Remember this guy?
That’s former associate head coach Casey Alexander. He’d been pointing out perimeter plays with Coach Byrd for 16 years before accepting the head coaching job at Stetson in May 2011. We can easily imagine the assistant coaching role has to be a rough one. You do a ton of the behind scenes jobs like scouting and recruiting, coordinating video exchange, charting drill performance, working with video crews, overseeing academic matters and fulfilling various administrative responsibilities and get little-to-no glory. That being said, I think we all can easily understand the impetus to leave a comfy Belmont program to be the top dog at a fixer-upper program like Stetson’s.
Keep in mind though, Casey Alexander wasn’t just any assistant coach: while at Belmont FoxSports.com senior college basketball writer Jeff Goodman ranked Alexander as the No. 5 ‘Mid-Major Assistant Coach’ in the nation. Alexander was also rated 6th in the same category by Jason Belzer of CollegeInsider.com. Needless to say, Alexander was ripe for the picking.
And picked he was. Alexander, along with 11- year assistant coach Roger Idstrom opted to break up NCAA’s longest tenured coaching staff and head down to Gulfport, Florida to coach the Stetson Hatters. That’s right, not one, but two of Belmont’s coaches left the tutelage of the Byrd-man in order that they might spread their coaching wings and fly as mini-Byrd-men on the home court of a historically miserable conference opponent. Of course, Byrd maintains that the split was amicable – so much so that he told the City Paper he had always kept an eye out for head coaching gigs that might fit Alexander(what a freaking class act, am I right?). But c’mon . . . having your number 1 and 2 guys bounce on you like that has to be rough.
Alexander’s forte was developing guards into perimeter shooting powerhouses. With this in mind, Belmont’s less than stellar 3pt game this year begins to makes way too much sense. Think about it: Alex Renfroe, Ian Clark, Justin Hare, Jordan Campbell, Andy Wicke, etc. Just sayin.
So two coaches left Belmont to coach a conference rival. Why stop there? To top it all off Alexander also brought along Belmont’s 5th all time point leader Steve Drabyn to be his other head coach. Fun Fact: During his tenure at Belmont from 2000-2004, Drabyn led the entire NCAA in free throw percentage as a Junior (78-82, .951). Since then Drabyn has coached at the University of the South, Lees-McRae and Carmel (Ind.) High School.
Here’s where Stetson stands: Alexander – Belmont. Idstrom – Belmont. Drabyn – Belmont.
Together they combine for a whopping 35 years of Belmont excellence (playing and coaching).
Saturday will be the first time the two teams meet since the coaching staff shift. It’s clear these three coaches will know the Rick Byrd system better than the average film-watching A-Sun opponent. While that’s initially unsettling, knowing the Byrd system is different than stopping it and we can be confident the Stetson recruits won’t quite be on par with that of Bruins. None-the-less I’ll be really interested to see how Alexander dials up his defense and whether he’ll try to force Belmont to rely on their three pt game that for the first time in 16 years, hasn’t undergone his masterminding.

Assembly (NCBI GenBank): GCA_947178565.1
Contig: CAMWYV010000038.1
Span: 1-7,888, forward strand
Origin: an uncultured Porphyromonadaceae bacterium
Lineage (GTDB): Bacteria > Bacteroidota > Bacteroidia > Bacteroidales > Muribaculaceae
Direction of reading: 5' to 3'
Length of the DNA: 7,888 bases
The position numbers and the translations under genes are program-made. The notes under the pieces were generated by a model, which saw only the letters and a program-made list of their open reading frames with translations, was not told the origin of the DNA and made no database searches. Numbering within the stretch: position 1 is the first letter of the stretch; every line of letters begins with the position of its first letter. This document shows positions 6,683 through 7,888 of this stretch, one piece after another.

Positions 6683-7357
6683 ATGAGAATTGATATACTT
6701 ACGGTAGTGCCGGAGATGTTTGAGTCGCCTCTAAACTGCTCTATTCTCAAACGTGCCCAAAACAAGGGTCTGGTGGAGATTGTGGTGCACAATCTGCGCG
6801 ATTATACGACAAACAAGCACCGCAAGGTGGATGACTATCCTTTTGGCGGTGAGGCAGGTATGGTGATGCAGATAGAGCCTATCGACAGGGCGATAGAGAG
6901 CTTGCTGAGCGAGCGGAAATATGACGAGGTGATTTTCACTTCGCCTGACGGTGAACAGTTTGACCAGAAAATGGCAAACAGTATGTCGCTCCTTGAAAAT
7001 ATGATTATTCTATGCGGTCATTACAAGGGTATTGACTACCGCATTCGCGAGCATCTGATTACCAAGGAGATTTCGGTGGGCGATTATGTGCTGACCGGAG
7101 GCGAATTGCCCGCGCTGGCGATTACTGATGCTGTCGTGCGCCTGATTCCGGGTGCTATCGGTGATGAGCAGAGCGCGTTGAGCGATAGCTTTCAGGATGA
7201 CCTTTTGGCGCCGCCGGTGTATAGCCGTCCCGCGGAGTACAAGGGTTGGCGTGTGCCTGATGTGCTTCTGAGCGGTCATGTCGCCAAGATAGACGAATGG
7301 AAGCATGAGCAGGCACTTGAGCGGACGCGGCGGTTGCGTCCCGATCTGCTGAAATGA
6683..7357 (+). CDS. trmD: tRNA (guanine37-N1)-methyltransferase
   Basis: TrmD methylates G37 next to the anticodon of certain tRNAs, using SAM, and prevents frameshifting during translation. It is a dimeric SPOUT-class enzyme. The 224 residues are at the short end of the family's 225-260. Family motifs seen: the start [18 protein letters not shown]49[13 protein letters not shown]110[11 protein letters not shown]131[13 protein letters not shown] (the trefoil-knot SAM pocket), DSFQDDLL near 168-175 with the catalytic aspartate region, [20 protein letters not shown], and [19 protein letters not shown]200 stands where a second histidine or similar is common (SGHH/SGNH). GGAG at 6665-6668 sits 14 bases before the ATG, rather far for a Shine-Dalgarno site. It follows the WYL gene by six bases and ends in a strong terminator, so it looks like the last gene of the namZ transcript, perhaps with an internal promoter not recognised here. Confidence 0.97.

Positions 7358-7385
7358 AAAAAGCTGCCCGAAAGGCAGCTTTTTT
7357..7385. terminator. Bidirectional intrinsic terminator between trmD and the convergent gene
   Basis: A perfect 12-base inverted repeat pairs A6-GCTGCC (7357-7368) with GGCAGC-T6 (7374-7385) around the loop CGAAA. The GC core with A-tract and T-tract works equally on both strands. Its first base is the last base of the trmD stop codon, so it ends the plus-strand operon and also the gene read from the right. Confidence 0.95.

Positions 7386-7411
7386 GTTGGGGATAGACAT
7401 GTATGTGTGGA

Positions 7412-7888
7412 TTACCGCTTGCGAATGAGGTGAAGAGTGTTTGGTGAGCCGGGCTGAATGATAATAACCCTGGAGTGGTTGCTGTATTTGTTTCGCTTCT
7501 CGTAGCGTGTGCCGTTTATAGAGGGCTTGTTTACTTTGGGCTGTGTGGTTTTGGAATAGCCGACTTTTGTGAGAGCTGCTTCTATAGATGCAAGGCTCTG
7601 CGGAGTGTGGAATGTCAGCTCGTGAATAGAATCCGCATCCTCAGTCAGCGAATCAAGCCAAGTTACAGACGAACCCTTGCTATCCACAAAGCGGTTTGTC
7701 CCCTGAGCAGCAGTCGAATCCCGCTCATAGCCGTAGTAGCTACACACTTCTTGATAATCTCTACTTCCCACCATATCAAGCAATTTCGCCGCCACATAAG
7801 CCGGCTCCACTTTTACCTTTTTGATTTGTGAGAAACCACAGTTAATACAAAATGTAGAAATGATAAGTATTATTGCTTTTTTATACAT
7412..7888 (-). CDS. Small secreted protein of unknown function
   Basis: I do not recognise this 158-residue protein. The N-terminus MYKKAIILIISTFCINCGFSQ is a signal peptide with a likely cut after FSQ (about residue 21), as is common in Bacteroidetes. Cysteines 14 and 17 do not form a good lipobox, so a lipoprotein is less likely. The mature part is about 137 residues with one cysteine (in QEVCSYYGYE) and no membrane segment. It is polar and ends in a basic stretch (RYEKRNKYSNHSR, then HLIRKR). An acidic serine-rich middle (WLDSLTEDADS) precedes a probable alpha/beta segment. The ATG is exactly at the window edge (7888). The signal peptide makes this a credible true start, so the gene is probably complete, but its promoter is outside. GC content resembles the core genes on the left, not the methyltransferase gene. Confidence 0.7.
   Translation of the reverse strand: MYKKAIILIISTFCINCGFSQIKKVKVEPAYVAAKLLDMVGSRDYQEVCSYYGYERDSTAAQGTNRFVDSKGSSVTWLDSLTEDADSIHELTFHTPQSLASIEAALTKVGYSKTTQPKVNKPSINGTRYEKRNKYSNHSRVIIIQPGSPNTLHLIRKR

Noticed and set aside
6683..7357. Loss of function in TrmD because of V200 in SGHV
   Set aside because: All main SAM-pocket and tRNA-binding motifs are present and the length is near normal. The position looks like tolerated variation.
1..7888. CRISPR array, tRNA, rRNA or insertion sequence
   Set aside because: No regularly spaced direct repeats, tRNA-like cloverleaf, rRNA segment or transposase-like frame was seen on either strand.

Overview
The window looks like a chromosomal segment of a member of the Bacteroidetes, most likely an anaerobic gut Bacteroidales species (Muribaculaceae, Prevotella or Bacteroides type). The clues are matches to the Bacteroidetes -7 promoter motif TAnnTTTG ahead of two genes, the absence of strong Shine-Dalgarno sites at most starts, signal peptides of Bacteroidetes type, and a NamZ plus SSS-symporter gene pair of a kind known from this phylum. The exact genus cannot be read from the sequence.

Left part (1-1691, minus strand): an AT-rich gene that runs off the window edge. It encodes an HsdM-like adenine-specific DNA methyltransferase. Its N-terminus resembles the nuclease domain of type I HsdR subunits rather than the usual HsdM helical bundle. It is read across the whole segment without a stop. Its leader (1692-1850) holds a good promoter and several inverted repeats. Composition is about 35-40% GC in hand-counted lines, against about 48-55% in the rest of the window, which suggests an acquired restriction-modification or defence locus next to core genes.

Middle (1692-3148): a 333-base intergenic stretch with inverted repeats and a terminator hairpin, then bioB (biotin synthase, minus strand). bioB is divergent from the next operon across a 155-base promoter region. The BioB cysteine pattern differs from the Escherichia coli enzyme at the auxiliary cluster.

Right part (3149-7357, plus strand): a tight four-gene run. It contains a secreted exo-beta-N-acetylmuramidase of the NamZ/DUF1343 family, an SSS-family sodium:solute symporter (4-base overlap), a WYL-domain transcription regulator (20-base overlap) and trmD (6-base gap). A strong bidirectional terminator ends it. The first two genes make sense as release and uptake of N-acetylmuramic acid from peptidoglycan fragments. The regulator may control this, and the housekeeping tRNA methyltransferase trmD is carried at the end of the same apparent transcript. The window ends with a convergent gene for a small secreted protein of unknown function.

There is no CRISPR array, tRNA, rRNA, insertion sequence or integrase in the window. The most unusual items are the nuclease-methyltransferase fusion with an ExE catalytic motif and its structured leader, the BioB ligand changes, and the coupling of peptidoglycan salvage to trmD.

Rick Byrd Gets Candid About the Lipscomb Loss
Rick Byrd was nothing if not frank at the January Hoop Hour. Coach Byrd took the opportunity to give an honest assessment of Belmont’s shortcomings in a loss to Lipscomb that he assessed as “as bad as it gets.” To those of us that witnessed the Bruins’ 85-74 loss to the Bison(s?) last Friday, perhaps the most glaring concern was our poor shooting and our seemingly utter lack of an inside game. Yet Byrd highlighted an area that perhaps less seasoned observers (like myself) may have overlooked: our defense. Granted, defense could hardly have not been a concern considering we allowed a 20+ point swing in the final minutes of the game. However, defense as the key to the game did not cross my mind until Byrd’s sage assessment.
In too many instances, the Bruins failed to provide proper help to each other on defense. We suffered from a lack of aggression and proper positioning. Even our posture revealed at times a lack of awareness, lack of intensity, or at best a lack of energy. This was due no doubt in part to exhaustion for some players, as Belmont did not see the same bench play that was one if its hallmarks from last season. Typically reliable playmakers like Ian Clark were, by normal Belmont standards, overworked. Still, while this may be an explanation, it is not an excuse, and Byrd did not mince words when it came to characterizing the outcome of Friday’s game. We failed, no doubt about it.
The silver lining in all of this is that Byrd’s lackluster assessment of the Bruins’ performance means (and our record shows) that we can and should expect much more out of our boys. However spotty the shooting game was, Byrd said that “some days your shots just don’t go in,” but when you play D like we did “suddenly an average team is better than a good team.”
We are a good team, but we beat ourselves. Luckily we have a coach who will not let these young men off the hook. The upcoming game against Stetson is a biggie, as it decides who will lead the A-Sun. Undoubtedly many teams would like to knock Belmont off of its high horse for its last season in the conference; Belmont undoubtedly wants to leave its A-Sun opponents with hearty servings of humble pie. If we can count on anything, it’s that Rick Byrd does not let the lessons of this last Friday go unlearned. Against Stetson, expect to see a Bruins team that is fired up on defense, that can play the gaps, and is more skillful with the screen.
The chip on our shoulder from the recent loss, combined with a matchup against a coach who learned everything from Rick Byrd, and you’ve got the recipe for an aggressive, tenacious game.
-Benjamin William Smith